Most skeptics I talk to think they operate completely without bias in their skepticism and agnosticism. They often demonstrate a startling lack of self-awareness of their assumptions. One hundred years ago, the British essayist G. K. Chesterton noted the frustrating contradiction of the skeptics arguments:
“I remember once arguing with an honest young atheist, who was very much shocked at my disputing some of the assumptions which were absolute sanctities to him (such as the quite unproved proposition of the independence of matter and the quite improbable proposition of its power to originate mind), and he at length fell back upon this question, which he delivered with an honourable heat of defiance and indignation: “Well, can you tell me any man of intellect, great in science or philosophy, who accepted the miraculous?” I said, “With pleasure. Descartes, Dr. Johnson, Newton, Faraday, Newman, Gladstone, Pasteur, Browning, Brunetiere—as many more as you please.” To which that quite admirable and idealistic young man made this astonishing reply—’Oh, but of course they had to say that; they were Christians.’
“First he challenged me to find a black swan, and then he ruled out all my swans because they were black. The fact that all these great intellects had come to the Christian view was somehow or other a proof either that they were not great intellects or that they had not really come to that view. The argument thus stood in a charmingly convenient form: ‘All men that count have come to my conclusion; for if they come to your conclusion they do not count.’“
Every few months a major news story breaks about a new scientific discovery that will either change life as we know it, or that disproves once again something Christianity teaches. So, Christians live with the ever frustrating task of explaining once again how they are not against real science, but against “what is falsely called knowledge” (or science)-1 Tim. 6:20.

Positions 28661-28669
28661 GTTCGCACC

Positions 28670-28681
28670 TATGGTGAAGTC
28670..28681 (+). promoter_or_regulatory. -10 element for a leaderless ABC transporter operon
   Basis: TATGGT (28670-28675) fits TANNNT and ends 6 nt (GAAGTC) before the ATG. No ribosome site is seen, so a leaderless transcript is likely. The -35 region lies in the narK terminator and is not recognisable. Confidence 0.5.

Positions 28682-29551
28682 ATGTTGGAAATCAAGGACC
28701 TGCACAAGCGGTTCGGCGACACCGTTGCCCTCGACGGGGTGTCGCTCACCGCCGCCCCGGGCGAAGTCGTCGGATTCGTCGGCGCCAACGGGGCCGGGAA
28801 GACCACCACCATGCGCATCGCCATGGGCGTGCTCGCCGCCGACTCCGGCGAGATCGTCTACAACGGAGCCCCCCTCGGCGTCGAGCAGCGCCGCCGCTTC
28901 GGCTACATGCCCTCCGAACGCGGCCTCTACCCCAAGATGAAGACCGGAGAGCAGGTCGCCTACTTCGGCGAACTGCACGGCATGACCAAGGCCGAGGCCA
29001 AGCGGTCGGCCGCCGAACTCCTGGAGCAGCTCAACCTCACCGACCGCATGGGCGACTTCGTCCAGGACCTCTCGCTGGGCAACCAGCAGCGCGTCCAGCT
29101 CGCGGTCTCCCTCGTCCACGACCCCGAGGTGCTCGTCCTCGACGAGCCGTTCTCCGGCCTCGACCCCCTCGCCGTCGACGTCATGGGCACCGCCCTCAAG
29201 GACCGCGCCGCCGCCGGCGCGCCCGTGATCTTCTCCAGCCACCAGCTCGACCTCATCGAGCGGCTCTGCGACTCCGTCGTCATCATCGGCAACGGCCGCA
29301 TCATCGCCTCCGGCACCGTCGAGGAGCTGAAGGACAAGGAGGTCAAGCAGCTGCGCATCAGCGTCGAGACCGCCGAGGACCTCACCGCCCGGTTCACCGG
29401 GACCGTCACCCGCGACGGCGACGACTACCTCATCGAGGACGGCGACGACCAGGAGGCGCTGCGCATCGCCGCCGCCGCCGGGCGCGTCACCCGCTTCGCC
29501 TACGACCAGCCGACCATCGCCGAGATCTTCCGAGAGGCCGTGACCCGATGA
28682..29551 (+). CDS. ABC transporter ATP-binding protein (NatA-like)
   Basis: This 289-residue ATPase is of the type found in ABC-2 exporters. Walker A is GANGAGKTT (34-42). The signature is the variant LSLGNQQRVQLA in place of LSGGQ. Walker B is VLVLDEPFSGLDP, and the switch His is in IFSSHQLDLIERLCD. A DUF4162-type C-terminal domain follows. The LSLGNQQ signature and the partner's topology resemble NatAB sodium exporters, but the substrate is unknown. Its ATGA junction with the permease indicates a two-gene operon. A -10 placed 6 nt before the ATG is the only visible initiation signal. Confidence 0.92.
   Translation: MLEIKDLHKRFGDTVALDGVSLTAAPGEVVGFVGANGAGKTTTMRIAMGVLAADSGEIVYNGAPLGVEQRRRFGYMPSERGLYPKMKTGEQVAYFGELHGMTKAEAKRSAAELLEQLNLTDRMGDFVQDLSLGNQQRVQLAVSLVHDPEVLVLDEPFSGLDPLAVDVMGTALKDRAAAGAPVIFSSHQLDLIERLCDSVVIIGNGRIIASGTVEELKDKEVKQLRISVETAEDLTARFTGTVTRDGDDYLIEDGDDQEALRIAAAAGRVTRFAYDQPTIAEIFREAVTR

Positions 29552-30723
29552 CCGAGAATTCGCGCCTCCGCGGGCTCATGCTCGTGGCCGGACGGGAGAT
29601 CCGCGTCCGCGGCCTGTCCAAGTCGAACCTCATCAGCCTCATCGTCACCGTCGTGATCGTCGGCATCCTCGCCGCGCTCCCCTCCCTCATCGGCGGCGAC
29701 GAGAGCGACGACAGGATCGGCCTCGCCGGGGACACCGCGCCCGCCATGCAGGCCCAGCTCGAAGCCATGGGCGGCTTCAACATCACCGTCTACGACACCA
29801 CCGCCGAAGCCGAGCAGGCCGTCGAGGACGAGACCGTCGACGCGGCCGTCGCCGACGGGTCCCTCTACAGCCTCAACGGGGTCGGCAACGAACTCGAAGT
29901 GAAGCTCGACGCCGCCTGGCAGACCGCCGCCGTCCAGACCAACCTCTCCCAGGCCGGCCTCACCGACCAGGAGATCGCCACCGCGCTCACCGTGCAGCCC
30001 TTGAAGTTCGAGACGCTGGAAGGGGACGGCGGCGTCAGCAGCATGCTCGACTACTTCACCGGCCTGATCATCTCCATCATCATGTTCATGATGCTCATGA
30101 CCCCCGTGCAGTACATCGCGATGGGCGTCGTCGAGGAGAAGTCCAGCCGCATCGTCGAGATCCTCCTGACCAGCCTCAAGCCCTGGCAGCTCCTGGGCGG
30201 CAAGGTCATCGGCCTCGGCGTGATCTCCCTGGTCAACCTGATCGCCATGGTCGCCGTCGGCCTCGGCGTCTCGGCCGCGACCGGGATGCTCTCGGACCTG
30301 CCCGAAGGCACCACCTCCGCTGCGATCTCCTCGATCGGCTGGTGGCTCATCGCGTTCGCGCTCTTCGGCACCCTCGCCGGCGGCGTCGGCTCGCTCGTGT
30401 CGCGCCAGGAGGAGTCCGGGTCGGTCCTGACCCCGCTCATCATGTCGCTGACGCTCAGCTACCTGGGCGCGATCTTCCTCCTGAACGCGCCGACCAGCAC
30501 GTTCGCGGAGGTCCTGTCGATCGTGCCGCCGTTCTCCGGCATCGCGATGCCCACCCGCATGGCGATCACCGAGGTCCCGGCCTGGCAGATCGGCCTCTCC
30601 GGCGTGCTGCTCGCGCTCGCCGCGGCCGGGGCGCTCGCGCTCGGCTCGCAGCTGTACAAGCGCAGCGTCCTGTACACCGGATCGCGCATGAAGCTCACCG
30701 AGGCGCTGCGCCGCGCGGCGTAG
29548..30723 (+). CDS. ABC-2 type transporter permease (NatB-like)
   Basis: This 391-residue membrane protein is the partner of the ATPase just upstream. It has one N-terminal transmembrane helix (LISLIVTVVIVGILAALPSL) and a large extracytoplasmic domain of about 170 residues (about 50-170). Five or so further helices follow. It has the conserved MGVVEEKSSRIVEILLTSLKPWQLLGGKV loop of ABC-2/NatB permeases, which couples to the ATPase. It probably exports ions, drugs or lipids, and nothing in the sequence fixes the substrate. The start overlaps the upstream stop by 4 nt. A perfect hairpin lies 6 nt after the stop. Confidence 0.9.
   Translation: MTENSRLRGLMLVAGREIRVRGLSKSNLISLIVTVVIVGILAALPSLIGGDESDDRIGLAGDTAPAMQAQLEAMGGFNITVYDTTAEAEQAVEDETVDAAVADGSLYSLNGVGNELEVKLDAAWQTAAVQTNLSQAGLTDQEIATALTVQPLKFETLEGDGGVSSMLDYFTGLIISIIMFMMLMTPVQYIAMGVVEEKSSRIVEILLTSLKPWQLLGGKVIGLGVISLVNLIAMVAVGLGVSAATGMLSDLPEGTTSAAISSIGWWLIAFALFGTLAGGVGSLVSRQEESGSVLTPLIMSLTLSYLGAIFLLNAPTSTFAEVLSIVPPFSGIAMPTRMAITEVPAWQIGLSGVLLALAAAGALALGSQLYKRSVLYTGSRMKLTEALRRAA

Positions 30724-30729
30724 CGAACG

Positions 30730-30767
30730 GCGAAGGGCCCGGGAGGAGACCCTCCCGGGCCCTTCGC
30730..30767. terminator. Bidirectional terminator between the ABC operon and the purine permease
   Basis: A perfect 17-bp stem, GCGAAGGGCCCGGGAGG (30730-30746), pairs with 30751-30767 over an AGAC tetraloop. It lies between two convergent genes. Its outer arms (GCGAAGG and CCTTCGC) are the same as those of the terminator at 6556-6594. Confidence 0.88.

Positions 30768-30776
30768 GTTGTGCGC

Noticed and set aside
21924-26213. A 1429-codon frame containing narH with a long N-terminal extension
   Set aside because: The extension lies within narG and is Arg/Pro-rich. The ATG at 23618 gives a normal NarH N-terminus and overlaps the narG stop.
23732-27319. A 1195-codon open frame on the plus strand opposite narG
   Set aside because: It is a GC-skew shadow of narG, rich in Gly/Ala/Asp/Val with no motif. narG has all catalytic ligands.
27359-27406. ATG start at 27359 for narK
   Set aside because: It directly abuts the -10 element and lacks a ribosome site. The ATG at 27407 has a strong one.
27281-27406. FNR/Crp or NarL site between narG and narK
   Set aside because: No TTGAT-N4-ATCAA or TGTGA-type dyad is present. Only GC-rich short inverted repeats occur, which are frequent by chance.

Truly, science is not the problem, but rather the interpretation and reporting of scientific data. As a Christian I believe that every fact in the universe reveals the glory of God and is to be interpreted in that light. So I recognize that any scientific “fact” that is reported must necessarily be interpreted, and I can only accept interpretations that square with biblical revelation.
Not only is scientific data quite often misinterpreted, but in getting the data to the public, media outlets often misreport, distort, spin, and strip it of its context. Here’s an illustration of how this happens:
Stephen Hawking’s new book The Grand Design was released last week, and it has already caused quite a stir. Hawking, a British theoretical physicist and cosmologist, is most well known as the genius in a wheelchair, having lived with neuro-muscular dystrophy for many years.
The Grand Design is oddly named since Hawking denies the need for a designer, at least an intelligent one. He trots out the same worn-out idea of a non-existent universe creating itself and designing change along the way:
Because there is a law such as gravity, the Universe can and will create itself from nothing. Spontaneous creation is the reason there is something rather than nothing, why the Universe exists, why we exist. It is not necessary to invoke God to light the blue touch paper and set the Universe going.
Somewhere along the line, most evolutionary scientists missed the logic class in their college years, and therefore proceed to make nonsensical statements such as this. The “nothing” which he says sparked the universe is, logically and scientifically speaking, no-thing. And every good scientist knows that nothing can come from nothing. Everything only comes from a pre-existing something.
A number of theologians and Christian philosophers have already begun to respond to Hawkins. Here are a few links to good articles that demonstrate the foolishness, irrationality and illogic of a universe that created itself: